Hong Kong Budget 2020: what do we need to know?
By Samuel Fung, Senior Tax Manager, Equiom Hong Kong
The Financial Secretary for Hong Kong, Mr. Paul Chan Mo-po, expressed during his 2020-21 Budget speech on 26 February 2020:
'2019 was an unsettling year fraught with obstacles and an unforgettable one for all Hong Kong people.'
Against the social and economic background of 2019 the Hong Kong Government rolled out an array of one-off relief measures with the objectives of supporting enterprises, safeguarding jobs, stimulating the economy and relieving people’s burden. In addition, the Budget also aimed at enhancing the competitiveness of Hong Kong’s pillar industries in the long run. Summarised below are those measures that are particularly worthy of note.
One-off relief measures
The Government proposed to reduce profits tax, salaries tax and tax under personal assessment for 2019-20 by 100%, subject to a ceiling of HK$20,000. Business registration fees for 2020-21 and fees for filing company annual returns for 2 years will also be waived. In addition, the Government will introduce a concessionary low-interest loan with 100% Government guarantee for enterprises, which will be open for application for 6 months. The maximum amount of loan is HK$2 million with a repayment period of up to 3 years, and a principal moratorium available for the first 6 months.
With a view to attracting more global shipping business operators and commercial principals to set up business in Hong Kong, the Government will amend the relevant legislation to provide tax concessions to qualifying ship lessors and a half-rate profits tax concession to qualifying ship leasing managers. In addition, profits tax will be halved for eligible insurance businesses including marine insurance. The relevant legislative bills have been introduced into the Legislative Council for readings.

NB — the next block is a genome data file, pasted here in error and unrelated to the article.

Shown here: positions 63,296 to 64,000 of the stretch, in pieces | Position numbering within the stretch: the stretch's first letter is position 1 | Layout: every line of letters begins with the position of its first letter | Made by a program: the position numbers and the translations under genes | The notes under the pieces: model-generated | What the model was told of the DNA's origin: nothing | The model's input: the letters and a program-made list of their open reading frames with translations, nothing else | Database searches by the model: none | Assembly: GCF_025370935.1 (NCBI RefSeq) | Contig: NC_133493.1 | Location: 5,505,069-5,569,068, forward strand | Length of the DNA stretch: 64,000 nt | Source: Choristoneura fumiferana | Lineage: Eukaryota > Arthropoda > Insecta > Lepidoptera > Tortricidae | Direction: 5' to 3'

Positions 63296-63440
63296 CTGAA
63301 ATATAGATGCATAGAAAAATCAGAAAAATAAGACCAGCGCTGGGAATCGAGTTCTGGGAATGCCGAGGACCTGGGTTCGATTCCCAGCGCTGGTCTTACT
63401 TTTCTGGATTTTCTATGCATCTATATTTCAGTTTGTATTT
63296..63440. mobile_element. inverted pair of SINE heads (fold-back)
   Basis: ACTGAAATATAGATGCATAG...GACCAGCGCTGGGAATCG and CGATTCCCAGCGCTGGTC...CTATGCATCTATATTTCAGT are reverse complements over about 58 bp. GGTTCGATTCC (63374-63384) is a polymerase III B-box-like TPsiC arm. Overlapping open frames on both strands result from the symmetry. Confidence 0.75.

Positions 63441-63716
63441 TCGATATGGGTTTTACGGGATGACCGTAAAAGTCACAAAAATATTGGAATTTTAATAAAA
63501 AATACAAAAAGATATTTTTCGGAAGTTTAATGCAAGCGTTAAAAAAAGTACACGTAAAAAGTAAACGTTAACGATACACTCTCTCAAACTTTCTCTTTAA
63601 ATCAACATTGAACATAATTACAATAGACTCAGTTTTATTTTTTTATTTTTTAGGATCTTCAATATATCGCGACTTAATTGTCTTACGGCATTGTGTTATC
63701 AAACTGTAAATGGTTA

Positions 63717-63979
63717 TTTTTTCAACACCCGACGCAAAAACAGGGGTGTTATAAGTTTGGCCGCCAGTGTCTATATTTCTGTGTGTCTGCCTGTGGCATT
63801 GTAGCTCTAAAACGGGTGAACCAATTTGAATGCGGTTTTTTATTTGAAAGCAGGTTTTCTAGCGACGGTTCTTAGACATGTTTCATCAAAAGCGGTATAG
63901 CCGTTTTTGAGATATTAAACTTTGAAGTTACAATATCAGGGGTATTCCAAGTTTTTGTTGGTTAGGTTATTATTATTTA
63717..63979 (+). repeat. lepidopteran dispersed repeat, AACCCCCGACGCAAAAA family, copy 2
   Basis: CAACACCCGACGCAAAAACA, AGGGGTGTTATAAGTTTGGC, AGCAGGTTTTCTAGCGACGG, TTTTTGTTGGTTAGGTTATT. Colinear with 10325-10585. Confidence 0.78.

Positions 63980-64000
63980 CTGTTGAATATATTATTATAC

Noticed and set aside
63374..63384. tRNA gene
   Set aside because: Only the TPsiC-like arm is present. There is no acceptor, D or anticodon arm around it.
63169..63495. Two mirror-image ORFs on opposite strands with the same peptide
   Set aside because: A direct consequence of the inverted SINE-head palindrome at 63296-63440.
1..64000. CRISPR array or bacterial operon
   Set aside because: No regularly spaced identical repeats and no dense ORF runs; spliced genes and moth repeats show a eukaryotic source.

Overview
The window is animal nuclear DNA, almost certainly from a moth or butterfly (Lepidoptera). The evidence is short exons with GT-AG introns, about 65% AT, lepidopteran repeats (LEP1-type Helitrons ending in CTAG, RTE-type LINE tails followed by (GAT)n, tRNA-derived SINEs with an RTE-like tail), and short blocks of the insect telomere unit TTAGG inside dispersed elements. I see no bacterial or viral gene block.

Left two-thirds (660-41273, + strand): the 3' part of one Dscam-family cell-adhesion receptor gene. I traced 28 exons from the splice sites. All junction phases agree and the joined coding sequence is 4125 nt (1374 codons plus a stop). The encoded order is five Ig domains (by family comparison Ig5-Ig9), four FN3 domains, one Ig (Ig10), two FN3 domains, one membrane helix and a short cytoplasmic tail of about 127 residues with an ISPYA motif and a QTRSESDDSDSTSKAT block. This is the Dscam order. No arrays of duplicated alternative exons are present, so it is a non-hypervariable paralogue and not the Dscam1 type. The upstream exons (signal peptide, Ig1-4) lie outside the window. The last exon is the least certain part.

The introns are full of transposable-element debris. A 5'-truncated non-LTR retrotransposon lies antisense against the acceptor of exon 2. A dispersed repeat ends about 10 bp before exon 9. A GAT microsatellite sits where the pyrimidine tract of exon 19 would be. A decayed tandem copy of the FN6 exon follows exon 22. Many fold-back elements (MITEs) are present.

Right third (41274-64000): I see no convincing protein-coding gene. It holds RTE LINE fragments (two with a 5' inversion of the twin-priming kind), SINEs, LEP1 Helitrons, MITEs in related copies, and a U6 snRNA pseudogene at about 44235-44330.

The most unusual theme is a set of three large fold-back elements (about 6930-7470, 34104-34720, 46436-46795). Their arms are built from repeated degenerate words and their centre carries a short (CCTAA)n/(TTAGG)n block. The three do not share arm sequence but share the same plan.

Asset and wealth management
To encourage more private equity funds to domicile and operate in Hong Kong, the Government will prepare new legislation on the establishment of a limited partnership regime. This will meet the operational needs of private equity funds and also provide tax concessions for carried interest issued by private equity funds operating in Hong Kong, subject to fulfilment of certain conditions. In this context, carried interest refers to a share of profits paid to the fund manager when the financial performance of the fund exceeds a specified hurdle rate.
In order to strengthen the competitiveness of Hong Kong as an Exchange Traded Fund (ETF) listing platform, the Government proposed to waive the stamp duty on stock transfers paid by the ETF market makers when creating and redeeming ETF units in Hong Kong.
Equiom Hong Kong’s experienced team provides tax advice, obtains advance tax rulings and represents taxpayers in tax investigations. Speak to our team today if you wish to learn more.
Contact Samuel Fung for further information on the topics discussed in this article.
This article been carefully prepared, but it has been written in general terms and should be seen as broad guidance only. The article cannot be relied upon to cover specific situations and you should not act, or refrain from acting, upon the information contained therein without obtaining specific professional advice. Please contact Equiom to discuss these matters in the context of your particular circumstance. Equiom Group, its partners, employees and agents do not accept or assume any liability or duty of care for any loss arising from any action taken or not taken by anyone in reliance on the information in this article or for any decision based on it.
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